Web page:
Rule Number 8 – Never underestimate the sympathetic smile. When attempting to be an optimistic/nice person there is one category of person that will very often catch you off your guard. A scenario sounds like this: you say, ‘how are you? They say ‘uhgg, I am so tired!’ and they look pretty upset about it. So, you say, ‘Oh no, why?’ They then regale you with their tale of woe of having to stay up late with friends. This is a crucial moment because at this point you may be tempted to give them some friendly advice about what real suffering is. This is a mistake! Just keep your mouth shut, smile sympathetically, and add a sentiment like ‘that sucks, I am so sorry’. You might, at this point, want to argue that it is better to say nothing, as the above statement is bordering on lying (I know because I would have said such a thing before I went on my pilgrimage to Disneyland and became enlightened in all things happy and sunny and studied the lyrics to ‘It’s A Small World’ till I can sing them backwards, which incidentally makes you sound like a demon but then you have faced the fear of sounding like a demon and are no longer afraid). Anyway, you may think it is better to say nothing. But saying nothing is a very big trap. Your eyes will give you away or, worse, you will actually roll your eyes. Then you will be enmeshed in extricating yourself from breaking rule number one, and forced to come up with a horrible lie like ‘my eyes roll like that because I have an eye condition’… So instead, you must come up with a half-lie. Now only a skilled optimist/nice person should attempt the half-lie. You need to summon within yourself every ounce of empathy and put yourself in the shoes of the immature nothing-bad-ever-happens-to-me-so-I-have-to-complain-about-good-things-and-make-them-sound-like-bad-things person. You can do it if you really try. It comes from a place where you really do hope that all they ever have to complain about is that they had to stay out late with friends. You genuinely want that for them; only then can you muster the empathy required. Or you could say: Your silly little complaint about how tired you are, because you had to hang out with your friends, is overall irrelevant to my life and has nothing on the fact that I only get 20 minutes of sleep at one time EVERY NIGHT.  Oh… Excuse me.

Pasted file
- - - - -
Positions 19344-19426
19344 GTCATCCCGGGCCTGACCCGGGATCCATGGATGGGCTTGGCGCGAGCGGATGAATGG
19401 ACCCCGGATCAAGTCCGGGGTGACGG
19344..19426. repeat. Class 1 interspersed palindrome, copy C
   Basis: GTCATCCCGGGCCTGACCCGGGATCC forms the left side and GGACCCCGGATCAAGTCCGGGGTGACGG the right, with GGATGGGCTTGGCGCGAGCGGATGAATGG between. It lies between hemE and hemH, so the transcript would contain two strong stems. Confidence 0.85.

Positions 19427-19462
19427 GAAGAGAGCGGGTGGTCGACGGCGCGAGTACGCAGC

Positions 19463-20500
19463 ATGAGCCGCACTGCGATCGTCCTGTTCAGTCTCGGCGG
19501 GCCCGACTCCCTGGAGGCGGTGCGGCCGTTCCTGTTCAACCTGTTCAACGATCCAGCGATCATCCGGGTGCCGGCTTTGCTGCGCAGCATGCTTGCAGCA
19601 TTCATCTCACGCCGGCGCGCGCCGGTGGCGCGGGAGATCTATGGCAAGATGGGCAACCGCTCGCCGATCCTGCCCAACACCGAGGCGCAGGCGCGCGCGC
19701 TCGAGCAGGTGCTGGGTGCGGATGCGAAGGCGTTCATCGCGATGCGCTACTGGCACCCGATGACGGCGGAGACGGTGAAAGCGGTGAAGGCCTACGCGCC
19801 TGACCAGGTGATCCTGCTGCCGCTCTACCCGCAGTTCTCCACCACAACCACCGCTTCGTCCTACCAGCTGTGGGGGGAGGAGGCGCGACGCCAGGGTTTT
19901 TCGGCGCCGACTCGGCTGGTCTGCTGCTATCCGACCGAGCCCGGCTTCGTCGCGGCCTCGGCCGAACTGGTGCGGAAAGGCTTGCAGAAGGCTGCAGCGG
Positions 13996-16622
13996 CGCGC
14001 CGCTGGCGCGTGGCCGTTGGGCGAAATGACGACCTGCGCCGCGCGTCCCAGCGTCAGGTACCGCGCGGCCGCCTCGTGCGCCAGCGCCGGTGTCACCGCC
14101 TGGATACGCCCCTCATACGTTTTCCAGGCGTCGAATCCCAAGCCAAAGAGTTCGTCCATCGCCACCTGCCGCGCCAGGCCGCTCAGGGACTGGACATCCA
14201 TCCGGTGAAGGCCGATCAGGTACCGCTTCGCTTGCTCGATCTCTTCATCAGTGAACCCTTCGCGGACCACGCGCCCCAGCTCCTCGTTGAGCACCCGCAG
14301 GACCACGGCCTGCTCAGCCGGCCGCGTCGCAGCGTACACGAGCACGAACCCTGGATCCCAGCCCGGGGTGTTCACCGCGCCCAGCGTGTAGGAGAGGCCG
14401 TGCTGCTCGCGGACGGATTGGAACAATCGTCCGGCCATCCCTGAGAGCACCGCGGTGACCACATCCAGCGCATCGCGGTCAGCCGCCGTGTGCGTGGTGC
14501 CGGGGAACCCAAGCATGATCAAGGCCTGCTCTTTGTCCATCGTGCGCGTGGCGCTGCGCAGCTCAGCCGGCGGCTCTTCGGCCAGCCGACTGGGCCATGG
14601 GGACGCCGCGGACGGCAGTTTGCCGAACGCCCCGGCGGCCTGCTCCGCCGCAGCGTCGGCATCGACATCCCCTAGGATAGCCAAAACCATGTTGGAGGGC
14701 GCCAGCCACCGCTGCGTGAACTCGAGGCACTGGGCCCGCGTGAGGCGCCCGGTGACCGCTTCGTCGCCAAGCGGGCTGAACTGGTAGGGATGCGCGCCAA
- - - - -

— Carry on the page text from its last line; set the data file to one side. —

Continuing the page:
Rule Number 9 – Avoid road rage. Now, this can be very tricky, but if you succumb to road rage you are in danger of arriving at your destination angry and twitching. This will leave you unable to focus on the rules and you will inevitably break one (most likely Numbers 1, 7 or 8 –  actually, come to think of it, probably 5 and 6 as well… oh hell… you are in danger of falling completely apart). So, when you are driving to your destination and the person in front of you has decided to drive 20 Km/hr below the speed limit, including when you go through a reduced speed zone, making it clear that they will never go fast, ever, you should try to picture them as having a baby in the back seat or on their way to visit a new born baby. Or even picture them as a baby, driving. Of course, this can backfire quite dramatically when you get the chance to pass them and they are actually in their thirties and give you a smirk that says ‘fuck you’. The only thing to do here is breathe deeply or follow them to their destination and stand at the back of their car so that when they get out they have to walk past a psychopath who is just staring at them oh… uh… I mean… give them a friendly wave.